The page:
Conrad Barwa | April 01, 2009

That is a good comparison Q, one of my friends pointed out the limited ability of the colonial successor states in fully controlling their territory as modern nation-states; because the British didn't bother to do so in many of the outlying areas but merely accepted a form of suzerainty with the local tribes whether in the NorthEast or the NWFP. The reality for much of the North East, though, in aplces like Nagaland; is that the Indian state hasn't really been able to assert its control successfully and at least one officer who served in the region described the modus vivendi with the local separatits groups as one of "shared Sovereignty" (talking about Nagaland) though development work and state pay is disbursed by the central government, local civil servants, businesses etc. pay taxes to the underground nationalists. There is a strong and ubiquitous shadow state that operates, collecting taxes, dispensing its own form of justice and sabtogaging central govt projects/forces where necessary. This has been the case for the last few decades and if anything is getting worse imo.

Qalandar | April 01, 2009

One novel that I quite recommend to everyone, in terms of imparting (what I imagine is) a great "feel" for the North-eastern situation(s), is Siddhartha Deb's "The Point of Return" (I far prefer the title under which it was published in the UK and in India: "An Outline of the Republic")...

tsk | April 01, 2009

regarding III: that assumes that the sovereign government didn't give approval (tacit or otherwise) for another state to enter its territory to do some deeds, right?

Nostalgic | April 01, 2009

I agree with Omar on how the drones don't really kill innocents... this is a fact admitted by Shaukat Qadir in his Daily Times article a few months ago... he is your standard issue, dyed in the wool, uptight retired Brigadier with a disdain for all things Bloody Civilian, but he does have good knowledge of the inner machinations of the security apparatus... He was of the view that the intelligence behind the drones has really improved now, so the loss of life is now almost strictly limited to the ones who are targeted... and the ones targeted are always AQ and Taliban types... those harboring them in their houses or madrassas hardly qualify as innocents... the argument that these attacks breed terrorists therefore holds little weight, if any... those killed are not innocents whose bereaved rush to the ranks of the terrorists to avenge the deaths... even if the odd civilian death occurs, grief for it must be tempered with the realization that a lot more hardened criminals have been taken out, who would have wrecked who knows how much carnage in our cities... The violation of territory hurts, of course, but those at the forefront of decrying such violations often forget that those killed by the drones have been violating our territory for years now... In an ideal world, neither type of violation should be tolerable, but we don't live in such a world... given the choice, I would take the drones over the presence of terrorists on our soil... Besides, the drones fly out of Pakistan with permission from our government... whether the government really had a choice, and why the permission granted wasn't shared with the public, doesn't change the fact that permission was given... Its not perfect, but then in this conflict, what is?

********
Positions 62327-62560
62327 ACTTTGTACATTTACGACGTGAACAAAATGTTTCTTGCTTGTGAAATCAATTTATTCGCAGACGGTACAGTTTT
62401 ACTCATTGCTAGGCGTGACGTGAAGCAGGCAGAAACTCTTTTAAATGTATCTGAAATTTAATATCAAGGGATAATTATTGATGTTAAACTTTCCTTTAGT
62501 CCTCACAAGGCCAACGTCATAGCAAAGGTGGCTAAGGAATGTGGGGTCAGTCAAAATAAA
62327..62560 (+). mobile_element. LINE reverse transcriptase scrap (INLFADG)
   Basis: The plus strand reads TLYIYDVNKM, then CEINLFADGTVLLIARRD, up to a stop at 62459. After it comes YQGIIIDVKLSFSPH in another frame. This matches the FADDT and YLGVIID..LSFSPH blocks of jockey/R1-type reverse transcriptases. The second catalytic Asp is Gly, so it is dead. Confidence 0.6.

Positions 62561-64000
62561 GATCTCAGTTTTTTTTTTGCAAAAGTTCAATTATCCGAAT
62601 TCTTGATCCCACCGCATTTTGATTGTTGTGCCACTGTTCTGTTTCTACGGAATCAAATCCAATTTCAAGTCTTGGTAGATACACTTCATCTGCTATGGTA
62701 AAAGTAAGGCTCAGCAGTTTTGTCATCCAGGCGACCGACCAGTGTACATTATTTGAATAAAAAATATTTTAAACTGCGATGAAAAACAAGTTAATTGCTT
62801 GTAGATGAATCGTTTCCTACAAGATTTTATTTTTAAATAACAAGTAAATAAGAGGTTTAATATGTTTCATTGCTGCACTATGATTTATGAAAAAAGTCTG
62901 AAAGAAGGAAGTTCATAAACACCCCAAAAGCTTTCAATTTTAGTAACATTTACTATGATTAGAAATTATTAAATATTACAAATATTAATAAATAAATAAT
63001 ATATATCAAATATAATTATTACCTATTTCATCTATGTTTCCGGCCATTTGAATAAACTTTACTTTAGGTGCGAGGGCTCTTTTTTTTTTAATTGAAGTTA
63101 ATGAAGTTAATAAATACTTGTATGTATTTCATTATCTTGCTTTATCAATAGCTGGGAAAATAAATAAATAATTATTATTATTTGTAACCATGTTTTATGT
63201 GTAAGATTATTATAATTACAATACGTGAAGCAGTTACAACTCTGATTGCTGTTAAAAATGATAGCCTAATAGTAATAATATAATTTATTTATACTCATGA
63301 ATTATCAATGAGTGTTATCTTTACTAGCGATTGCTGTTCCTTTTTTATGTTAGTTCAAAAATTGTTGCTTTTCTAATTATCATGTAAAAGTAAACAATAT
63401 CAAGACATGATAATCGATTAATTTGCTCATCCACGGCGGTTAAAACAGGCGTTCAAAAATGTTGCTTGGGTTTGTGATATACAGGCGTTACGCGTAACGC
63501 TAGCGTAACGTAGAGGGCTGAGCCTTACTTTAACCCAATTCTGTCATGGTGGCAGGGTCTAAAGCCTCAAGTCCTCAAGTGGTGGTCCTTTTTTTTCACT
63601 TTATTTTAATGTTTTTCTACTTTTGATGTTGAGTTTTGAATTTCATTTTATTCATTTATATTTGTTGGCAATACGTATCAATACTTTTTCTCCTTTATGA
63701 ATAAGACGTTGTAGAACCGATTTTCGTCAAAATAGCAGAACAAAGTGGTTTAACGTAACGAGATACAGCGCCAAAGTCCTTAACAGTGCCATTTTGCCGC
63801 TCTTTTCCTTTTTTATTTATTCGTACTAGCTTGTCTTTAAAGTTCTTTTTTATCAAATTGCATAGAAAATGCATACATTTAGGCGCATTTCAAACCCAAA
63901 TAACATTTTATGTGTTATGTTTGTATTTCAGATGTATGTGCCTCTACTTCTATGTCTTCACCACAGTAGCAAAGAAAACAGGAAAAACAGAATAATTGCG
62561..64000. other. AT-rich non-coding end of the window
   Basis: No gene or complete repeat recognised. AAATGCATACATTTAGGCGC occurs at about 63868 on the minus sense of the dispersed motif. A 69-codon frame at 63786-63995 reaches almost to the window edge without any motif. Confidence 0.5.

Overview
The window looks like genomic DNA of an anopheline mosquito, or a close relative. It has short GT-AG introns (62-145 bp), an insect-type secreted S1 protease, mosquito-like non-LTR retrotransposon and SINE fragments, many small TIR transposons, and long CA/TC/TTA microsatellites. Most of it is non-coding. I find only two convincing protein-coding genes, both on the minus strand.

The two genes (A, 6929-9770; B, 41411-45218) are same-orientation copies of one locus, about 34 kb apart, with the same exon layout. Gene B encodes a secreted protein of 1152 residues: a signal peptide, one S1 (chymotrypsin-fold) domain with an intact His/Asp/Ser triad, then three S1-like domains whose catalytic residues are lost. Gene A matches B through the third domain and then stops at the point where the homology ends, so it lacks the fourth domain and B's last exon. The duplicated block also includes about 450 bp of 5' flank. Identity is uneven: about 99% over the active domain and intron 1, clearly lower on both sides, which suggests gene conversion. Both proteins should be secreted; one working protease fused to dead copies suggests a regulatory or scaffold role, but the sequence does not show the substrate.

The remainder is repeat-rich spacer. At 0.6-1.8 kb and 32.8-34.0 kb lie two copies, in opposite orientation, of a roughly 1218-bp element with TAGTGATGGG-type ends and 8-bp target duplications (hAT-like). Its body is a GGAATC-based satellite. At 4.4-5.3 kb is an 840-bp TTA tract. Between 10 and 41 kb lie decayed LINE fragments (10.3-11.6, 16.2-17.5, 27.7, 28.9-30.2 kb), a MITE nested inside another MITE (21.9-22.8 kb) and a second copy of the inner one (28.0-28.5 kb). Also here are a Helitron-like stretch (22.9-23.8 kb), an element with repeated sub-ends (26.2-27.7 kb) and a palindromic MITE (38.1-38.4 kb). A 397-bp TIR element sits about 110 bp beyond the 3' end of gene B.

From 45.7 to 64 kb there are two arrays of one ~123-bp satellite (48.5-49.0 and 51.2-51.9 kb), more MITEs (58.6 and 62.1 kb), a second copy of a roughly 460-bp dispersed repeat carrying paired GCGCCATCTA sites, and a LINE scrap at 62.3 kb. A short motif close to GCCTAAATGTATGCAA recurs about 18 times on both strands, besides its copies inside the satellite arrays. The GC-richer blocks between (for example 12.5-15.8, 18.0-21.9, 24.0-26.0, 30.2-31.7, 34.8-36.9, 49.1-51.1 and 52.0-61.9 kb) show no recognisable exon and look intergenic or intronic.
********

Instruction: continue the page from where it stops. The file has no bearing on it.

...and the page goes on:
omar ali | April 01, 2009

My main point is that it is important to realize that the Pakistani state (in the form of the Pak army) was and remains an adversary that the US wants to forcefully push towards a policy they do not like (giving up their jihadi surrogates). One way of doing that (the "conventional way") would be to attack pakistan, or impose sanctions. But the US has opted for a more subtle approach and BOTH sides understand this perfectly (although public perceptions may lag). Certainly, we can take the position that the US has no business in the region, but what is frequently missing from liberal hand wringing is the recognition that smaller powers are also operating with their own imperial agendas and in the absence of US intervention we would still see India and maybe Iran using whatever means they have to battle the imperial ambitions of the pak army (and to further their OWN imperial ambitions)